Ah, summer, a time for sun-soaked days at the beach, BBQs, road trips, music festivals, and OH MY GOD HOW IS IT SO DAMN HOT SOMEONE MAKE IT STOP. That's generally how the stages of the season play out, particularly in recent years as temperatures continue to hit record highs. Unfortunately, this summer won't be much different, according to a new map put out by the National Oceanic Atmospheric Association, which predicts the majority of the US will experience much warmer weather than usual over the next few months.
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The map was generated using data collected using proprietary software from the NOAA's Climate Prediction Center, with areas highlighted in orange and red indicating increased chances (at least 33%) that temps there will be "well above average" this summer. The deeper the red, the higher the probability. This means that nearly every major US city should expect to be sweatier than usual, with the Eastern Seaboard looking particularly screwed. The white area around the upper midwest and plains states doesn't necessarily suggest that it won't be warmer than usual there, but rather that the chances of it being cooler than usual there are equal to the chances of it being hotter.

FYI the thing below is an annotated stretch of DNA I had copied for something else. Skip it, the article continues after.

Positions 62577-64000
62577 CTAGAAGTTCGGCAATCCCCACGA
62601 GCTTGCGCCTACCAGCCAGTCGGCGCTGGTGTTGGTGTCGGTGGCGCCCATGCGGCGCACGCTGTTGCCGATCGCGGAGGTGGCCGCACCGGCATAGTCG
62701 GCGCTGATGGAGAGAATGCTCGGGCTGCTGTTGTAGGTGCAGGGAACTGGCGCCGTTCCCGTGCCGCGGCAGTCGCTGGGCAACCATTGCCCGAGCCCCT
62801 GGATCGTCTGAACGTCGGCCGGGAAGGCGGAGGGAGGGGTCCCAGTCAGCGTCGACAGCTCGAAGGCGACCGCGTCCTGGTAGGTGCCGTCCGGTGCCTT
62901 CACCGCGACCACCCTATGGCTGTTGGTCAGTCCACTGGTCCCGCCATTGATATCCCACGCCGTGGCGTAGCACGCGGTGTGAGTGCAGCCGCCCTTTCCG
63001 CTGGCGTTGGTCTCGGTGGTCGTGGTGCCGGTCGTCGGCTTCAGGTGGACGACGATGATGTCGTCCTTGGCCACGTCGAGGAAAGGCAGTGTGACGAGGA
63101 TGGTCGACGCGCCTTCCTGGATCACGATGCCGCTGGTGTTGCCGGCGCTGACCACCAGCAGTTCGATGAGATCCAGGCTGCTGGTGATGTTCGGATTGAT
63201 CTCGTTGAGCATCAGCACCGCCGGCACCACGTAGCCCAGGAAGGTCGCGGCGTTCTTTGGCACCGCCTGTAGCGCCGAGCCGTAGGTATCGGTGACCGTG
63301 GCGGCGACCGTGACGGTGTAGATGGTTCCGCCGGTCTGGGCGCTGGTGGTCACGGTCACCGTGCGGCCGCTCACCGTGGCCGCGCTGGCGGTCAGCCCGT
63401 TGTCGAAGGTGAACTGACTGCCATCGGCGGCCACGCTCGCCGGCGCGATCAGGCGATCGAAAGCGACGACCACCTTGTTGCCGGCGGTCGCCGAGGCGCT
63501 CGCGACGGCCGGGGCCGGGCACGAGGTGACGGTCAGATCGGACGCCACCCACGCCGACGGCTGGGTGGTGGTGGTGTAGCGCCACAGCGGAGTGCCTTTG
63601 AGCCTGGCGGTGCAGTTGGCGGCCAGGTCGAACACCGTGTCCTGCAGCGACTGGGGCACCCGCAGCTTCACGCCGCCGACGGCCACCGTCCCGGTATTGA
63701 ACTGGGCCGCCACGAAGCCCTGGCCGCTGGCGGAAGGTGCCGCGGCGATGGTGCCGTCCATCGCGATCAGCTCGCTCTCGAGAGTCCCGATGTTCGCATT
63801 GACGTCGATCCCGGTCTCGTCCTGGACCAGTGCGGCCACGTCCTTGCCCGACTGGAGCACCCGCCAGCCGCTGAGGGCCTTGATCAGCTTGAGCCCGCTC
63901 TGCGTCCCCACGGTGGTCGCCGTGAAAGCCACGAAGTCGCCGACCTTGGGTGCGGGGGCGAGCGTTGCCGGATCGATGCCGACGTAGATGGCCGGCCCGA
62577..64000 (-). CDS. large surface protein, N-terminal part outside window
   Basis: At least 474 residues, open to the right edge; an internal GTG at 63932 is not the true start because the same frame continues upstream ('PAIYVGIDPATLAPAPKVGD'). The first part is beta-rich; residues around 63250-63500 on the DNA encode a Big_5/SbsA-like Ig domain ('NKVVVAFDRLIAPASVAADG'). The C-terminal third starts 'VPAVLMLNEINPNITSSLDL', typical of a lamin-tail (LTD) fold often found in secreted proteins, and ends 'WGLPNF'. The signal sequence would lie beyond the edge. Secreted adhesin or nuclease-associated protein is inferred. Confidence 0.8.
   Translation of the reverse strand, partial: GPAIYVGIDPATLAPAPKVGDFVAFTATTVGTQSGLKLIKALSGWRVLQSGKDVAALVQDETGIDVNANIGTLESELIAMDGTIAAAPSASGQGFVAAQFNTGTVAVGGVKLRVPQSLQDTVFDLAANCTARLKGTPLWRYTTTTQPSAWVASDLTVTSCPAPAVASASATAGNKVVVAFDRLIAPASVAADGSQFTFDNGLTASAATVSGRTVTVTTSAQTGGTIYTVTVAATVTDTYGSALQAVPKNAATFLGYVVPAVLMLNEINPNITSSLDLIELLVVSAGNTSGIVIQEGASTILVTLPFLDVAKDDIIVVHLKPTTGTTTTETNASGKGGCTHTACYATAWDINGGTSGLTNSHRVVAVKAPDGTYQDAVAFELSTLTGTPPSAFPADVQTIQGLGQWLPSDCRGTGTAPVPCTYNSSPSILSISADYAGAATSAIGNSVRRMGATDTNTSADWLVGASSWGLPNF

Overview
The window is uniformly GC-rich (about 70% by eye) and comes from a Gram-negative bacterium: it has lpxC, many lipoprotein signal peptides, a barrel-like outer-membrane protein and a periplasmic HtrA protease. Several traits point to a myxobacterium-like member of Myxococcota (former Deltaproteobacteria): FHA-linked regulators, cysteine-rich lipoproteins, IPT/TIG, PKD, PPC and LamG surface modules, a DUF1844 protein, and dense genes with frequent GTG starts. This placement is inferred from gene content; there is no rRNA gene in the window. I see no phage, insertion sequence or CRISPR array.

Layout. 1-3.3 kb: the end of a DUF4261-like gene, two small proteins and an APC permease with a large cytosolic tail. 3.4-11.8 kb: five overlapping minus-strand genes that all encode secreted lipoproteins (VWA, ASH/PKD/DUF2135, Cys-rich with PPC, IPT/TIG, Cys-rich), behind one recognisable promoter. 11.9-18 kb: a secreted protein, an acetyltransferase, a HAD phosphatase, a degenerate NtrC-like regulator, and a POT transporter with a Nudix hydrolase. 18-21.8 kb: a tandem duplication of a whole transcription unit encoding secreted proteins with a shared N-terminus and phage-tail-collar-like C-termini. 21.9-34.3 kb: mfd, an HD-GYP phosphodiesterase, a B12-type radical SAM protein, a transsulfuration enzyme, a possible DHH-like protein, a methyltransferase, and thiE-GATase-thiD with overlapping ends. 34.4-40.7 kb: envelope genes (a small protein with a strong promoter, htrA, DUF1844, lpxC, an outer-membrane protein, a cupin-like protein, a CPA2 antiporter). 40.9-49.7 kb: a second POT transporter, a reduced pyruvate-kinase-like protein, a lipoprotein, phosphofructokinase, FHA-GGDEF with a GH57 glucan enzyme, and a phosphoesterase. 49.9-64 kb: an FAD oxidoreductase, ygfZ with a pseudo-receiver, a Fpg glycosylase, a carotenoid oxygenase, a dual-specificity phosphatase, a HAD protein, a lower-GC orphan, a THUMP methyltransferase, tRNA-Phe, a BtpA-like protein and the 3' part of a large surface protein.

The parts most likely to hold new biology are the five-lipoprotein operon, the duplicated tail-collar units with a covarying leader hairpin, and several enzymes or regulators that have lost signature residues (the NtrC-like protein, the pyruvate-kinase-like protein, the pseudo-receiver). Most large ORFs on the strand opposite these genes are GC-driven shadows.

The NOAA isn't predicting exactly how much higher temps might be, but if you're curious what the average is during June, July, and August in your area, there's a comprehensive breakdown here.